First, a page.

• Seoul (서울시)
  • Incheon (인천시)
  • Busan (부산시)
  • Daegu (대구시)
  • Jeju (제주도)

Seoul is the capital of South Korea and is considered a special city with the largest population in the whole country. Out of Korea’s entire population of over 50 million people, more than 20 million of them live in the Seoul metro area.

Not only is Seoul the largest city in South Korea but it is one of the largest urban economies in the world. Seoul ranks as the fifth city for highest GDPs in the world.

While Seoul is the best-known location in Korea, it isn’t the only option. Busan, Incheon, and Daegu are all considered metropolitan cities with populations between 2 million and 3.5 million.

Meanwhile, Jeju Island has become a more popular destination for foreigners and expats. It’s the largest island in Korea. Its popularity is mostly due to its visa-free entry status, which was temporarily suspended due to COVID-19.

 

How to Start a Korean Company

The key to starting a business in South Korea is following the proper steps and learning the culture of the country.

While there are some restrictions, foreigners are able to start a company in South Korea by following the required steps. There are multiple options between the types of businesses you can incorporate.

1. Local Corporation/Foreign Direct Investment Company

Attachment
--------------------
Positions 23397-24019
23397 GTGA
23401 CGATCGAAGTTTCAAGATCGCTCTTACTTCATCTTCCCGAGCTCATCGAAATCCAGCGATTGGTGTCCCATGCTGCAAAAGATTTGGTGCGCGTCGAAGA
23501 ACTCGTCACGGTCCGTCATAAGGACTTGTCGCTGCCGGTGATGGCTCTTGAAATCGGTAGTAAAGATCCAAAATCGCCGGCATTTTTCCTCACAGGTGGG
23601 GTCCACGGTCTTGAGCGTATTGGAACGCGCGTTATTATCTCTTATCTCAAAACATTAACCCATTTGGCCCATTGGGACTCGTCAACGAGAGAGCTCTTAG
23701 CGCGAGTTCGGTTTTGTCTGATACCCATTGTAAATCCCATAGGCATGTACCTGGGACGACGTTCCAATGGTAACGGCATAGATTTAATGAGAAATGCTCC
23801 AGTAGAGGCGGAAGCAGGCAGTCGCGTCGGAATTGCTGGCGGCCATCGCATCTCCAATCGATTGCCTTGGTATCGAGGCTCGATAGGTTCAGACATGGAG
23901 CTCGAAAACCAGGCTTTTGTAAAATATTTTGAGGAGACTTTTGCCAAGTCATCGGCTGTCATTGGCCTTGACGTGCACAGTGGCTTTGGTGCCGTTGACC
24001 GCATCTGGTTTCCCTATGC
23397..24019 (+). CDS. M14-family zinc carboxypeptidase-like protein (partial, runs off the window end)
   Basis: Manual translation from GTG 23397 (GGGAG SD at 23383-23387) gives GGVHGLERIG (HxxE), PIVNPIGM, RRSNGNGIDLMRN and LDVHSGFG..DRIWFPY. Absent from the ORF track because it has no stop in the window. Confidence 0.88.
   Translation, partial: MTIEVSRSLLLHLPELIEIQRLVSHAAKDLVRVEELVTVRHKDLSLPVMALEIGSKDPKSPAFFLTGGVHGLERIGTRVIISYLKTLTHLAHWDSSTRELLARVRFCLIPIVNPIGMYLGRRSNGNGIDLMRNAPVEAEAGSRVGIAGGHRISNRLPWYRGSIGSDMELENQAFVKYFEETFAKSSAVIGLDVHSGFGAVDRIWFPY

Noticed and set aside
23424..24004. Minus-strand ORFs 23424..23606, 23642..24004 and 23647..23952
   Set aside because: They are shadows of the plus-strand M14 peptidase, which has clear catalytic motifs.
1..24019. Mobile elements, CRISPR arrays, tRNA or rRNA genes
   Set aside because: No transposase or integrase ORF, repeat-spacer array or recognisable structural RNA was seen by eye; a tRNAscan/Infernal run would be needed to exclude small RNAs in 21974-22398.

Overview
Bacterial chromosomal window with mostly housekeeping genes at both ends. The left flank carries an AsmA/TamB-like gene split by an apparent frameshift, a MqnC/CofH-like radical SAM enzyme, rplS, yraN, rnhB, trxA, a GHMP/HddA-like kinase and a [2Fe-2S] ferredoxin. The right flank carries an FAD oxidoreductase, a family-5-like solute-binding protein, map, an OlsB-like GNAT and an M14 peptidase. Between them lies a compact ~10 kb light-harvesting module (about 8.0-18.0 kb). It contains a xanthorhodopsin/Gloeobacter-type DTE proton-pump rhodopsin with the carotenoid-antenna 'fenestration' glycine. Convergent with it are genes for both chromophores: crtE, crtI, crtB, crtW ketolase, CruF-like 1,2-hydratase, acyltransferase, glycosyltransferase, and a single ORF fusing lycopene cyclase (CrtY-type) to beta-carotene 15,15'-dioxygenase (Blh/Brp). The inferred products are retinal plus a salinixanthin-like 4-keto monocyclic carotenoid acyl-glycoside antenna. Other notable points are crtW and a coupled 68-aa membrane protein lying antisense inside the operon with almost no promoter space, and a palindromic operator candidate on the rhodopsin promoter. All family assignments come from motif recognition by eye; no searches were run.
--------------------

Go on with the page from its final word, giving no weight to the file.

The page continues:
2. Branch Office

3. Liaison Office

Most international investors choose to start either a Local Corporation or Foreign Direct Investment (FDI) company.

Here are the steps of South Korea’s business incorporation process for this type of company:

– Create a company stamp.

– Choose a bank for initial capital deposit.

– Register the company.

– Pay social security registration Fees.

– Open a Korean corporate bank account.

– Establish a registered office in Korea.

– File Rules of Employment

Businesses operating in certain industries may be required to take additional steps or apply for permits.

 

Financial Markets and Stocks in South Korea

South Korea’s stock market has grown substantially over the past decade, and is projected to increase its market capitalization even further.

Financial markets in South Korea can be divided into two different categories: indirect financing markets and direct financing markets.

South Korea’s direct financing markets include the loan market insurance market, the business market, and collective investments.

Direct financing markets include stocks, bonds, financial derivatives, and foreign exchange.

The Korea Exchange (KRX) is headquartered in the metropolitan city of Busan. There are over 2,400 listings on the KSE with a total capitalization above 2,500 trillion Korean won – or about US$2.5 billion.

Korean’s stock market is broken down into three main indices: the KOSPI, KOSDAQ, and KRX 100. Whereas the KOSPI tracks all Korean stocks, the KOSDAQ focuses on tech stocks, and the KRX 100 only includes the top hundred.

You’ll find a complete range of financial instruments on the Korea Exchange. It’s possible to trade equities, bonds, exchange-traded funds (ETFs), real estate investment trusts (REITs), mutual funds, options/futures, and more.

The top companies in South Korea by market capitalization include Samsung Electronics, SKY Hynix, LG Chem, Naver, and Celltrion.

Foreigners are allowed to freely purchase stocks on the KSE. Non-Korean citizens don’t face any additional restrictions compared to local investors.